Consider These 4 Questions When Hiring a SubcontractorPosted by Jason C. Walton, AFSB
If you’re a general contractor, you know the right subcontractors can mean the difference between a smooth job and a million headaches. While a surety company won’t tell you how to run your business, there are certain aspects of subcontracting we take into account when underwriting a surety bond. After all, we need to be certain that you can complete your contract, and a GC’s success hinges on hiring good subs. So here are four questions to keep in mind the next time you select a subcontractor:
1) Are you properly vetting your subcontractors?
If you don’t already have a policy in place, establish a formal vetting process for qualifying your subs. At a bare minimum, call their references. Also ask to see a copy of their financial statements to make sure they have the capital to finish the job. They should have the skills and experience to perform the job, and the manpower and financial resources to complete it.
Check the résumés of your subs’ project managers as part of your prequalification. If you are satisfied with a PM’s resume, specify that they be kept on the subcontract from start to finish. Many times we hear that a subcontractor has promised to put its “A Team” on a project only to find later that it hired an unknown project manager to run the job.
Think about the questions we would ask you on a bond application. Those are the same ones you should be asking your subs. Have they done this type of job before? Do they have the right equipment? Do they have the labor they need? What's their cash flow? How are their receivables? Do they have other projects that must be completed before yours? Is this a larger job than normal for them? To avoid problems down the road, do your due diligence before you hire your subcontractors. And remember, you can never ask too many questions!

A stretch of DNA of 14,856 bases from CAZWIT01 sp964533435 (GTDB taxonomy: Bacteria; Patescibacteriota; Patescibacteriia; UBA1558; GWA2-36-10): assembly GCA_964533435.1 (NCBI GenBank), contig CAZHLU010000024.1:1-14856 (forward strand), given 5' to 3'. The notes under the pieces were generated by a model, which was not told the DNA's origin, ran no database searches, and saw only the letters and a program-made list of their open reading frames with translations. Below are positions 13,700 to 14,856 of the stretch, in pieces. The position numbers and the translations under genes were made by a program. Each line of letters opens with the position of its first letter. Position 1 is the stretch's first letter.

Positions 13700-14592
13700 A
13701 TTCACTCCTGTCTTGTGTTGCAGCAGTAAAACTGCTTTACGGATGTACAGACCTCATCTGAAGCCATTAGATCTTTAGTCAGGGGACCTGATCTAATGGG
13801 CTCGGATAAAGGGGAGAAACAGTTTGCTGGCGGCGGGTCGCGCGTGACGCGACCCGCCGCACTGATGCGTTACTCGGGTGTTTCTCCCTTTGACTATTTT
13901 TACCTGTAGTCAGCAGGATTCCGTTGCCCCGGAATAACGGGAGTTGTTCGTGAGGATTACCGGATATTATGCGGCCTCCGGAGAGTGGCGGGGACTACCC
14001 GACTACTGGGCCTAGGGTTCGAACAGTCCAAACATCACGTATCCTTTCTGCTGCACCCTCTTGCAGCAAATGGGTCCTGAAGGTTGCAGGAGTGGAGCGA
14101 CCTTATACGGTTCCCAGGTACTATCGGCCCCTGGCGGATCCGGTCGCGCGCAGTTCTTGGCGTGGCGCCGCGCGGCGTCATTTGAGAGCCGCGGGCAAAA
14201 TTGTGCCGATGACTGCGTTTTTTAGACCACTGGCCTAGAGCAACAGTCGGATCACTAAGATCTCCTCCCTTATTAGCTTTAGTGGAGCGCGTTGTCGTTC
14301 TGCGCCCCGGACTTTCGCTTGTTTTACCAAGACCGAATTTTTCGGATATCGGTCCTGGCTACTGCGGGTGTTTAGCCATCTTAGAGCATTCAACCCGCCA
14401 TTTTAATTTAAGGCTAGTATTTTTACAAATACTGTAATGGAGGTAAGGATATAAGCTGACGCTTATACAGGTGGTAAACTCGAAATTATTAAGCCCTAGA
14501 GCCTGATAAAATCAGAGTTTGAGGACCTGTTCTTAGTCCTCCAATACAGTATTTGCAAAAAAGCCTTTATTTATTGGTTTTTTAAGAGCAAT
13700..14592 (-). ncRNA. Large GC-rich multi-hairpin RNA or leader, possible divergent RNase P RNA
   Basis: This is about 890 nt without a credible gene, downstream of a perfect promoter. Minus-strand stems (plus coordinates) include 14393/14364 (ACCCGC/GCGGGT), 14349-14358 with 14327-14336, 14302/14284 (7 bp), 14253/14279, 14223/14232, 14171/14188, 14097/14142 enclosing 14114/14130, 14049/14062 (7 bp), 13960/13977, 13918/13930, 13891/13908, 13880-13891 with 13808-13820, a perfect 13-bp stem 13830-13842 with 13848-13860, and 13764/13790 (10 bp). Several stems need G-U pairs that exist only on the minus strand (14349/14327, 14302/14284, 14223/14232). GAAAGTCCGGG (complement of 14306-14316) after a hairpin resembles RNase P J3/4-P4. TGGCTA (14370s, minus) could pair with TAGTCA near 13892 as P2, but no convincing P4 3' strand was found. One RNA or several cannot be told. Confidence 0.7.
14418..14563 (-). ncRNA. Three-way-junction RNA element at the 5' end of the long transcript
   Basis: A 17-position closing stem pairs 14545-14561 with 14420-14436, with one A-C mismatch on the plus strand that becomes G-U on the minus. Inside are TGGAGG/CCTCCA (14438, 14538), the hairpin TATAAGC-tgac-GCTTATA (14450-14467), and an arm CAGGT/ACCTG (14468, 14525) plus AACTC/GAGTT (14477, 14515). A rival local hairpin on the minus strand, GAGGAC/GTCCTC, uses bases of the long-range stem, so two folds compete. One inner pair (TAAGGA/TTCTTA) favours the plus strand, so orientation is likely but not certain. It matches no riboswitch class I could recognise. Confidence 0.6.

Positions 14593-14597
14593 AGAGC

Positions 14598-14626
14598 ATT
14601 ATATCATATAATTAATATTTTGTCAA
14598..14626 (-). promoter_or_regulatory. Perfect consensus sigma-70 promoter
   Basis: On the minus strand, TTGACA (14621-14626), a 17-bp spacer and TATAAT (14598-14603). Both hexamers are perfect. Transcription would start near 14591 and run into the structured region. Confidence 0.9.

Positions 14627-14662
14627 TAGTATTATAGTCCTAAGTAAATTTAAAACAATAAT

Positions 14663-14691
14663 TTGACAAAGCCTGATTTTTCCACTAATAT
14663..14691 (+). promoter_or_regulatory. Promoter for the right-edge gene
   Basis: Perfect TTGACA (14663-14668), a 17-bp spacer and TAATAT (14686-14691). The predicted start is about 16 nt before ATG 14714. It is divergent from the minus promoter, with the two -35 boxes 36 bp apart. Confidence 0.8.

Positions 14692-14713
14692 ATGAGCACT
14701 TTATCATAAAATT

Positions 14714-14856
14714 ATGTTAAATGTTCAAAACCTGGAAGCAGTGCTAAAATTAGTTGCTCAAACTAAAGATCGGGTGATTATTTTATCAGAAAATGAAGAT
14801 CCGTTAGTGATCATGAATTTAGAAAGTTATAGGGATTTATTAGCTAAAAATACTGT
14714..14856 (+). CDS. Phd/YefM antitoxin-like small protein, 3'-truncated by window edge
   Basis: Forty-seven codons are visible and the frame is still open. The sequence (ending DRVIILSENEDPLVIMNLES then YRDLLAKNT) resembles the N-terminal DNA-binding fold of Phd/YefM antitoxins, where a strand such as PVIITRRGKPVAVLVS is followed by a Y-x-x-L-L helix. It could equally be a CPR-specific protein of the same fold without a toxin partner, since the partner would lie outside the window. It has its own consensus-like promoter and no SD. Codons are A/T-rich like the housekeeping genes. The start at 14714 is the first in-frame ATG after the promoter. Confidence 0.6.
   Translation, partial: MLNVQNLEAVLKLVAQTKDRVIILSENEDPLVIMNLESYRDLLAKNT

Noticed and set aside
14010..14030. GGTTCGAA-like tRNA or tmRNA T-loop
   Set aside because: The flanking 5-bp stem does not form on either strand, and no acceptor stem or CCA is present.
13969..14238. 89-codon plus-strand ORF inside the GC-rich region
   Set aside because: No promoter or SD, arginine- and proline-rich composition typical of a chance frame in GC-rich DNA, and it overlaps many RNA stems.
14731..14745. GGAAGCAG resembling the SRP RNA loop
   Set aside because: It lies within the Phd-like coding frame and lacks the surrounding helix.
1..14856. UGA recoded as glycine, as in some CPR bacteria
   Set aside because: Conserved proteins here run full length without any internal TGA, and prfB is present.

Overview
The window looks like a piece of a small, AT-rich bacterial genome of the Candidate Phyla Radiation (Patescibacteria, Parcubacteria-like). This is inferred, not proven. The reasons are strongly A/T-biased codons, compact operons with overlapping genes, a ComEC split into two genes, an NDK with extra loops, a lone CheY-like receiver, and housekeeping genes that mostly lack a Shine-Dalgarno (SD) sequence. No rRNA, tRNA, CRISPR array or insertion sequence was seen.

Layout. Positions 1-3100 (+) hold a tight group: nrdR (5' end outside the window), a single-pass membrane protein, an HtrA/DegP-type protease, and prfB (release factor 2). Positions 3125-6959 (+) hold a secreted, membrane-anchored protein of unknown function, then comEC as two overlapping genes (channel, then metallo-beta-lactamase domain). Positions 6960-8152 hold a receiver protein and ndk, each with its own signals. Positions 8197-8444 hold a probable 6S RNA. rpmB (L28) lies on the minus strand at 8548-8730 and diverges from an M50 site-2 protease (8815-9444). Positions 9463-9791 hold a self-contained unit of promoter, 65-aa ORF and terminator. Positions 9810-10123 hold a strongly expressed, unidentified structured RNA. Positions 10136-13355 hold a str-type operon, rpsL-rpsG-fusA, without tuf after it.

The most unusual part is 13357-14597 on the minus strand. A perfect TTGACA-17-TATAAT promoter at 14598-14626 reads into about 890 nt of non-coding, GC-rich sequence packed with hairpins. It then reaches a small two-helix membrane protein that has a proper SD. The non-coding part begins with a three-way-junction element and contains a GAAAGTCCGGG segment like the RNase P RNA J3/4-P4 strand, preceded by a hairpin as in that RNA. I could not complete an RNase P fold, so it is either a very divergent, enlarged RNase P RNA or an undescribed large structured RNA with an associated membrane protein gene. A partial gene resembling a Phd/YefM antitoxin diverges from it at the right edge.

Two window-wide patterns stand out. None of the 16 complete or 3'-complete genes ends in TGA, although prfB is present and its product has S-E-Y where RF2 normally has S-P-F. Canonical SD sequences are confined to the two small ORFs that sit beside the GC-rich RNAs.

2) Is the subcontractor familiar with the territory?
If a subcontractor isn’t familiar with the territory, that could be a concern. If they’re using labor that isn’t in the territory, that could become an issue, too. Whenever contractors go into a new territory, we like to be sure they are prepared for that market. A GC may want to use a subcontractor it knows, but the sub may not be familiar with the market or the labor in that market. This can be a real problem, given the current shortage in skilled construction labor. So make sure your subs are familiar with the territory. More on red flags for contractors.
3) Who are your critical-path subs?
How much of the work will be performed by critical-path subcontractors? Chances are, it’s a large percentage of the job. These subs can make or break your project. If they’re unable to complete their work or don’t perform to the specifications in the contract, it can severely impact your ability to finish the job on time and on budget. In some cases, if a key subcontractor were to fail, the entire project might be in jeopardy. It’s essential that these subs be thoroughly vetted.
4) Are your subcontractors bonded?
Make it a point to ask if your specialty and critical-path subcontractors are bonded. In fact, your surety company may very well insist that certain subcontractors be bonded before they will bond you. You may have long-standing relationships with some of your subcontractors and be reluctant to ask them to get bonded. That’s understandable, but bonding is an added assurance that they will meet the requirements of their contract. When subcontractors are bonded, it gives you the ability to make a claim if they fail. And, unfortunately, one of the biggest reasons a job fails is because of subcontractors. A job may be out of territory for them or a much larger job than they’ve worked on before. Bonding them helps reduce your exposure.
Carefully selecting the right subcontractors can make your life a lot easier. As the old saying goes, a business is only as good as its people. Hire good subcontractors, and it can make all the difference in the world. For more advice on bonding subcontractors, or anything regarding surety and growing your business, contact an appointed agent, or reach out to an Old Republic Surety branch nearest you.
Jason Walton is the Regional Vice President in the Southwest, where he oversees the underwriting and operations of our branch offices in Dallas, Denver, Kansas City, and Phoenix. Jason has nearly ten years of experience working in the surety industry. He holds a Bachelor's degree in Finance and Marketing from the University of Kansas, in Lawrence, Kansas. As well, Jason has earned his AFSB designation - Associate in Fidelity and Surety Bonding.